Lamar Jackson Admitted Two Truths Last Night He Should Have Kept to Himself

Brian Giuffra
Lamar Jackson.
Lamar Jackson. / Todd Olszewski/Getty Images
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Winning games in the NFL often comes down to the most minute details. You either have that edge when it matters most, or you don't.

Lamar Jackson might have just given the Chiefs and the rest of the NFL that slight advantage during his press conference last night.

After the Chiefs finished manhandling the Ravens in their own stadium by the final score of domination to zero, Jackson was asked how the Ravens can get over the hurdle of beating Kansas City. Before the question was finished being asked, Jackson referred to the Chiefs as "our kryptonite." Even worse, he later revealed they used the same game plan on defense the Titans used in the playoffs last year to likewise shut down Jackson and the Ravens.

That's the last thing you want your franchise quarterback admitting.

The Chiefs are 3-0 against Jackson so far in his career. He's 21-1 against all other teams in the league during the regular season. Obviously there's some truth to what he's saying about the Chiefs having his/the Ravens' number recently, but saying as much out loud could give your opponent a mental advantage the next time you play. It's an admission Jackson is well aware of his/the Ravens' struggles against the Chiefs and doesn't instill much confidence in his ability to change that narrative in the future.

That isn't the mindset you want your MVP quarterback in leading up to a potential playoff rematch.

Peyton Manning never admitted the Patriots were his kryptonite, even though they were, and he eventually beat them on the path to his first Super Bowl with the Colts. That helped him change the narrative between he and Brady/the Patriots. Manning went on to beat the Patriots with the Broncos in their final two AFC Championship showdowns, the second of which led to Manning's second Super Bowl win.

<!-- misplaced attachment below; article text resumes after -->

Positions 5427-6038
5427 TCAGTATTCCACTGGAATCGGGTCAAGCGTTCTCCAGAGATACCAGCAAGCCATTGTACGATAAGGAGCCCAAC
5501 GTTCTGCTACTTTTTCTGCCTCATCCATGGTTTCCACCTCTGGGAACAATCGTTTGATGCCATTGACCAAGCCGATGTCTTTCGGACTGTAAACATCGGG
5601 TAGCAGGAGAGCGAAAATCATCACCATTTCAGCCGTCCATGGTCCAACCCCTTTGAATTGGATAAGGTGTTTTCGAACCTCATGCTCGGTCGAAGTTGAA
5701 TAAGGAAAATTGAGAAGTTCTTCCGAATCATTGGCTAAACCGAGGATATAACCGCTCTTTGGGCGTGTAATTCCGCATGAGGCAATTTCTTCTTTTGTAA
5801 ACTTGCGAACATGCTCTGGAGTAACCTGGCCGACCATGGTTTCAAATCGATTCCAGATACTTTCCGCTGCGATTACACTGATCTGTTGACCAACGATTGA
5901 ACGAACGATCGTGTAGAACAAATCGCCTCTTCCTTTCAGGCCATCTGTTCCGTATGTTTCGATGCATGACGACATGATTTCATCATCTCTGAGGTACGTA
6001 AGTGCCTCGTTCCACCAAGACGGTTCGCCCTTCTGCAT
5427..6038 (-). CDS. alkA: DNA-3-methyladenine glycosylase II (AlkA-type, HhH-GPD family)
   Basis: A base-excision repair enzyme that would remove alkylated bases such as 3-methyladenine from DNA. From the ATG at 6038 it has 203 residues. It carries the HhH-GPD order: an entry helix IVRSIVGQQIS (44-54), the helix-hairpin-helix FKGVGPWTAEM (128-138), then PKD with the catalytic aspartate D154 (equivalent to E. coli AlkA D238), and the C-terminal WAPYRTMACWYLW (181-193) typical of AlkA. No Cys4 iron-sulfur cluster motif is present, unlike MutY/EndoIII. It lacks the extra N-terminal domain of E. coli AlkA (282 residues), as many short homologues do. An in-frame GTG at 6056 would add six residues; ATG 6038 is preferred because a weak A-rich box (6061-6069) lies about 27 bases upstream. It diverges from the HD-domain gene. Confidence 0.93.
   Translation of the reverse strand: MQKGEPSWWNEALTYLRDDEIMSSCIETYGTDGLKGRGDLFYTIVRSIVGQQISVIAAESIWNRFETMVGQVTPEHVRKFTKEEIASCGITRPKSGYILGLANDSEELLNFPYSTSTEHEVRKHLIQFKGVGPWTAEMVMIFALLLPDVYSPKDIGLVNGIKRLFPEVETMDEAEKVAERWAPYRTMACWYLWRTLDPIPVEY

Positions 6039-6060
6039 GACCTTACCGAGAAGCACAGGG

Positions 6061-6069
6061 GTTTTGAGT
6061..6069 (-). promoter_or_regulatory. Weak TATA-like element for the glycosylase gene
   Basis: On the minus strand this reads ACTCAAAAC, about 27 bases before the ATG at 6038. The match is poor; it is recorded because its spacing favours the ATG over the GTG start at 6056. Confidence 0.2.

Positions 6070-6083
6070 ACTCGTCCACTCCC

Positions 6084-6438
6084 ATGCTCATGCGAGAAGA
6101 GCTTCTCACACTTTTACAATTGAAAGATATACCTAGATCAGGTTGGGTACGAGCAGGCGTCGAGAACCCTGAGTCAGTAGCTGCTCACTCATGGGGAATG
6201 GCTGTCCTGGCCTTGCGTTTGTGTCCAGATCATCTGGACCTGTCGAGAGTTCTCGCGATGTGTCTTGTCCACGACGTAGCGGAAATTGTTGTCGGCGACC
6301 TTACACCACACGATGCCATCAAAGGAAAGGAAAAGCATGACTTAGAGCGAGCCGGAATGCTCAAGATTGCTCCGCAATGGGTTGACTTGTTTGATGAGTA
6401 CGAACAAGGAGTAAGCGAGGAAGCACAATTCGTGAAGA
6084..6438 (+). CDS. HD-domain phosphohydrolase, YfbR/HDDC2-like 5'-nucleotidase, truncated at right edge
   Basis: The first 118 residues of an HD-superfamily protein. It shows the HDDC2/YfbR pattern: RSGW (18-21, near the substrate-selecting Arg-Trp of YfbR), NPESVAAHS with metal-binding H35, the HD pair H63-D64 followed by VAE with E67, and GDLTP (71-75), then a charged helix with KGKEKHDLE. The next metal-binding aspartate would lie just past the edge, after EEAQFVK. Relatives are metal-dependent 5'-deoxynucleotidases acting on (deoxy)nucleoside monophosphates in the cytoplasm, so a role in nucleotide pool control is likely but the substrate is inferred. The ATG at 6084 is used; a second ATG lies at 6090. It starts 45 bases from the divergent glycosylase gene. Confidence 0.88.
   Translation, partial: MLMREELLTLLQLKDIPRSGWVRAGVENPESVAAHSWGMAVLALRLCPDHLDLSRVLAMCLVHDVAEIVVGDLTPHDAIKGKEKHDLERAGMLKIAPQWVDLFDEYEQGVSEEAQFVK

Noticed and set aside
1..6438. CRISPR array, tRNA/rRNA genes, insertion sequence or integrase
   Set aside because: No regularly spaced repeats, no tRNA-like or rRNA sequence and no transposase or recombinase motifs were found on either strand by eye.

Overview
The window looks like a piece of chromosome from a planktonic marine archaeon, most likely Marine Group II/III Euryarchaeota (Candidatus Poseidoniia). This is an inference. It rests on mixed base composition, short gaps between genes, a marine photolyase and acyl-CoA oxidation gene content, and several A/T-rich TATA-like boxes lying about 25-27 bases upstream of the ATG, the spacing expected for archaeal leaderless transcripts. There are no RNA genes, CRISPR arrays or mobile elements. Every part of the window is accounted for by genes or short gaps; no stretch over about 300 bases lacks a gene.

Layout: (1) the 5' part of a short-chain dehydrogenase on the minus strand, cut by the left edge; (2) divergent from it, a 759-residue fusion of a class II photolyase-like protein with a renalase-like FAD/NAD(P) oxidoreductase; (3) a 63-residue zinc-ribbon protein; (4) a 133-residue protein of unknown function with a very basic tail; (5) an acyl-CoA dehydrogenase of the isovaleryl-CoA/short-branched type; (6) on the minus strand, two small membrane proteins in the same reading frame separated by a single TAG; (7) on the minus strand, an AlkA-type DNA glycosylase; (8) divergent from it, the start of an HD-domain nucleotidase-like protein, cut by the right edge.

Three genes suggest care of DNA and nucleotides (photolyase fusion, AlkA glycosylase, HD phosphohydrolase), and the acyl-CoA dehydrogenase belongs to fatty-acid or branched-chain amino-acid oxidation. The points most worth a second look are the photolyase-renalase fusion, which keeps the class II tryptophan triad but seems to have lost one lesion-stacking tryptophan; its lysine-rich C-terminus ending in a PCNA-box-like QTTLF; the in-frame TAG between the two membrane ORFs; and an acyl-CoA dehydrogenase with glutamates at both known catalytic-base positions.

As for the tactical comment about the Chiefs defense doing the same thing the Titans did to stop him, that's just admitting that a defensive scheme can stop you. The Titans and Chiefs both stacked the box against Jackson and applied heavy pressure on him, which led to an inability for him or the Ravens to run and errant throws. You need the right defensive players to execute that plan against a team as good as the Ravens, but Jackson saying it's worked twice will certainly lead to more teams trying it on him.

Do I think Jackson can't ever get over the hump and beat the Chiefs because he made these comments? No. But as two of the top teams in the AFC this year, when it's Super Bowl or bust for both and a potential playoff rematch looms, every advantage matters. Jackson admitted the Chiefs have that edge right now, which could be the difference when it's win or go home.

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